For the bread I sliced a subtle sourdough (made locally by Beck’s Bakery), buttered it and started it frying in a pan. Then I went to trimming the rind off of the Taleggio cheese, which is already quite moist and runny. Halve the grapes and the prep work is done. Now to the nuance of grilling cheese sandwiches!

I worried that my boyfriend would not be a fan of this cheese and therefore not enjoy the meal. My nerves were wracked when he came into the kitchen, looked around hungrily and asked if he could eat the stinky rind. My fingers still reeked of the stuff! The cheesemonger part of me wanted to encourage exploration (knowing it was entirely safe) but the girlfriend in me thought, “No!!! He is going to spit that out and run screaming from the kitchen in five, four, three…”


But he devoured a fried-so-perfectly-that-the-cheese-browned-around-the-edges-open-faced sandwich in less time than it took for you to read this sentence. I was proud. It is a strong tasting cheese, but the grapes sweetly mock any bitterness away. We enjoyed the meal together savoring every bite while the cat lay snoozing under the table; it was just the three of us and it was a great combination – the bread, the cheese, the grapes; basic cooking, care and attention.

Now I pass that same inspiration on to you, through the filter of my experience. And I give you: Taleggio, the Grilled Cheese of Victory. That is the value of a simple, nuanced, tasty meal.


Burger Steak

I’ve got a great recipe today that features a couple of local products and is super simple; I’m talking about a Slug Slime Chicken Fried Grass-Fed Cube Steak!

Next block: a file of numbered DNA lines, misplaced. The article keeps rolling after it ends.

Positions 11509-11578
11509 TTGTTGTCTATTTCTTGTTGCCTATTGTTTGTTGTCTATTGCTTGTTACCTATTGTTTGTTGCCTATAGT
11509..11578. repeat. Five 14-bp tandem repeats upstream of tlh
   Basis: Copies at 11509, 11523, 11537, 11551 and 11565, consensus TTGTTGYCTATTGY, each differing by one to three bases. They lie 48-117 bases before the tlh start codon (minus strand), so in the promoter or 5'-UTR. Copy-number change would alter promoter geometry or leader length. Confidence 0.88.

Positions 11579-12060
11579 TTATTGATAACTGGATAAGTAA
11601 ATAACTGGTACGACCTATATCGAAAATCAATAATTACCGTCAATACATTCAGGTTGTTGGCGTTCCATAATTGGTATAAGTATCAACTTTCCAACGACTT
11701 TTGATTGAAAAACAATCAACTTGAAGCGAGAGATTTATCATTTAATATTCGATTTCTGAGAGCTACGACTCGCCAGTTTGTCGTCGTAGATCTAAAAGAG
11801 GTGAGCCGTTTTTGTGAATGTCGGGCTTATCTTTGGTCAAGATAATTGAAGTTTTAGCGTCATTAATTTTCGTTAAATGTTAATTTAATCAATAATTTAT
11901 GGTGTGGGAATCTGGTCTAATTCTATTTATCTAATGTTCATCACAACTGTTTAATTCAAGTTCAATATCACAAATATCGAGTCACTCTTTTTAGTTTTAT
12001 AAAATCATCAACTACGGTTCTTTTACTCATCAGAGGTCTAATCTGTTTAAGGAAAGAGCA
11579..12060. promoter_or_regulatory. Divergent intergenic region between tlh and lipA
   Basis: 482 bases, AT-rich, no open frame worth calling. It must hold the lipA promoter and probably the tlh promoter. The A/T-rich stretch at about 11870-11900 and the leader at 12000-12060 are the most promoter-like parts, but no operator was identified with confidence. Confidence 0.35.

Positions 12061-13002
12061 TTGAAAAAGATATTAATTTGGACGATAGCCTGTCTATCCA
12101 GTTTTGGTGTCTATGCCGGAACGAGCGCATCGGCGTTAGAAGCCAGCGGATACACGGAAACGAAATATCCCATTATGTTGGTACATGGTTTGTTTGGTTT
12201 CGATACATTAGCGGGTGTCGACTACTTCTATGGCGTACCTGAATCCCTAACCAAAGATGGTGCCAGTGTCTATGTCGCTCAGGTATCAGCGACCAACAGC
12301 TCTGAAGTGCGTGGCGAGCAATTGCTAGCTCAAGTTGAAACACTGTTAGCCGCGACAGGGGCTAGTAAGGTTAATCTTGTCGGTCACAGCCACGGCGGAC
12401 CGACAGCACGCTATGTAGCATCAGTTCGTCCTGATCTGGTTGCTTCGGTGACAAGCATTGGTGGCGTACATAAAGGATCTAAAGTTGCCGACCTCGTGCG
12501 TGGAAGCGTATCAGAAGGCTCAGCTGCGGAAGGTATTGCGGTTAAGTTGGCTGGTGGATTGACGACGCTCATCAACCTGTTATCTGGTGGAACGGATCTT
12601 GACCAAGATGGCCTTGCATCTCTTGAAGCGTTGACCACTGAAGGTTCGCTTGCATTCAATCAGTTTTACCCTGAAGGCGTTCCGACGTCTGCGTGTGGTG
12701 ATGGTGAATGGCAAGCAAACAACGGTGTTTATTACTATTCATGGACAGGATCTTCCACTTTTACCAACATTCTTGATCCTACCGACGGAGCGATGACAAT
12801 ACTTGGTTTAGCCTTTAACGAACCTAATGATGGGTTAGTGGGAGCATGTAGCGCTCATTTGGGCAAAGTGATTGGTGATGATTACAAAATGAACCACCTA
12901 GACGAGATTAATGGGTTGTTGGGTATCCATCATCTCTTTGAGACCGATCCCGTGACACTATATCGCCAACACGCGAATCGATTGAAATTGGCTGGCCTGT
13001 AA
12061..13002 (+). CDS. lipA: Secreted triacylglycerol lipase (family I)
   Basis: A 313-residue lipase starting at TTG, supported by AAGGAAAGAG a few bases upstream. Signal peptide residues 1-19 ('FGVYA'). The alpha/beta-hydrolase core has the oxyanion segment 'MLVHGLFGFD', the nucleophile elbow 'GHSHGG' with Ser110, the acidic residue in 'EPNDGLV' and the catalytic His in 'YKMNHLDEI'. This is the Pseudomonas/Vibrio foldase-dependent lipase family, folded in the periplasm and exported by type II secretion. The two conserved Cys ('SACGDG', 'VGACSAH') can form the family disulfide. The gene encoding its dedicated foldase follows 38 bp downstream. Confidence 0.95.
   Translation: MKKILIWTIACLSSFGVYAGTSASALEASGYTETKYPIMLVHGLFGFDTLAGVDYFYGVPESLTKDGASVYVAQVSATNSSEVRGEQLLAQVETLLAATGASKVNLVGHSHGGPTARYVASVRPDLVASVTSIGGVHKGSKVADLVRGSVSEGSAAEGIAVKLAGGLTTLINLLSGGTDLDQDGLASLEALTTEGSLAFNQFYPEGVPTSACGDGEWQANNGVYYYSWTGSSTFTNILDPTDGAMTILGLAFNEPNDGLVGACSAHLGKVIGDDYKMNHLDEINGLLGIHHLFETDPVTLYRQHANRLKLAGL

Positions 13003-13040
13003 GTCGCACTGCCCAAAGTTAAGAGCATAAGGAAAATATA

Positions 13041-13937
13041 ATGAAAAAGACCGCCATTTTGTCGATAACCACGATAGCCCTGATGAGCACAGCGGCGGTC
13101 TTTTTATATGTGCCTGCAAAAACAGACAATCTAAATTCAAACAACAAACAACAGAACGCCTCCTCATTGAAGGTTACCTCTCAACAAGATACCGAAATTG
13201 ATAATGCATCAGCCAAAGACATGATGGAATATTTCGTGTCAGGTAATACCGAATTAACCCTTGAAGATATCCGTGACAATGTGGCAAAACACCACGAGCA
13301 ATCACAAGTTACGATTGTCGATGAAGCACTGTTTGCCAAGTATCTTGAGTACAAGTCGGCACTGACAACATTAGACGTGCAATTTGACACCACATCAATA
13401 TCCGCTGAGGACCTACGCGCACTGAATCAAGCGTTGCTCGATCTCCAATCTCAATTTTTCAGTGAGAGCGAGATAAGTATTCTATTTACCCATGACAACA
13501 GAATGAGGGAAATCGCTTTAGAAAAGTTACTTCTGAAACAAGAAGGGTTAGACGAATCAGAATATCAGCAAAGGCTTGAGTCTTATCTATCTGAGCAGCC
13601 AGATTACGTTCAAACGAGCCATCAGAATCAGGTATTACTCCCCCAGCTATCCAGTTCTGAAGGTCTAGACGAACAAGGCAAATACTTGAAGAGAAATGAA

I recommend that you put on some water for macaroni and start steaming green beans before executing this beefy main course nice and quick-like. My breading consists of Los Bagels famous slug slime, grated parmesan, panko breadcrumbs and flour, all adhering to the meat with the power of an egg. Once you begin to bread and fry the beef you are essentially done.


When we start eating, my boyfriend asks, “Is this a hamburger or a steak?” Good question. Good question, indeed. My answer? Well, it’s a burger steak!

Tenderizing meat is an absolutely fabulous process by which you take one tough piece of meat (like a London broil) and send it between two rollers with spikes on them- pretty medieval. By running the piece through several times at different angles, then folding it back onto itself, you get something that looks like hamburger, but sticks together in one meaty piece like a steak. Mmmh-eat Magic.


Humboldt Hot Sauce

Humboldt Hot Sauce is something for us locals to be proud of and excited about. Not because it’s the new Cholula or bound to replace that bottle of Sriracha you carry around in your car. Not even because it is the most super hot spicy sauce around that makes your brain boil (although their red sauce is quite a kicker). Rather, Humboldt Hot Sauce is spectacular because it is well rounded and that presents a lot of possibilities when it comes to the kitchen.

Cal and Dan make three varieties: Habanero-Mango (hot red), Island Style (medium yellow) and Emerald Sauce (mild green). Each has it’s own unique appeal but all of them have a depth of flavor that you don’t normally find in a hot sauce. These condiments are way more substantial than your typical Tapatio: think thick, not runny.

Cooking with Humboldt Hot Sauce is where the product shines; it is so versatile! I tend to choose the Island Style because I like my heat with a little sweet. Still, this is a savory sauce and not overly sugary. Its first ingredient is onion, so that tells me they have their priorities in the right place. (So many meals start with an onion because it creates a flavorful foundation for the meal; it seems like these guys are wise to that concept.) Then they bring the heat with spicy habanero peppers and the party really gets started! But don’t worry, sweet pineapple, bell peppers and mango cool this mix down and finally round it off with vinegar, garlic, ginger and lemon juice- what a ride.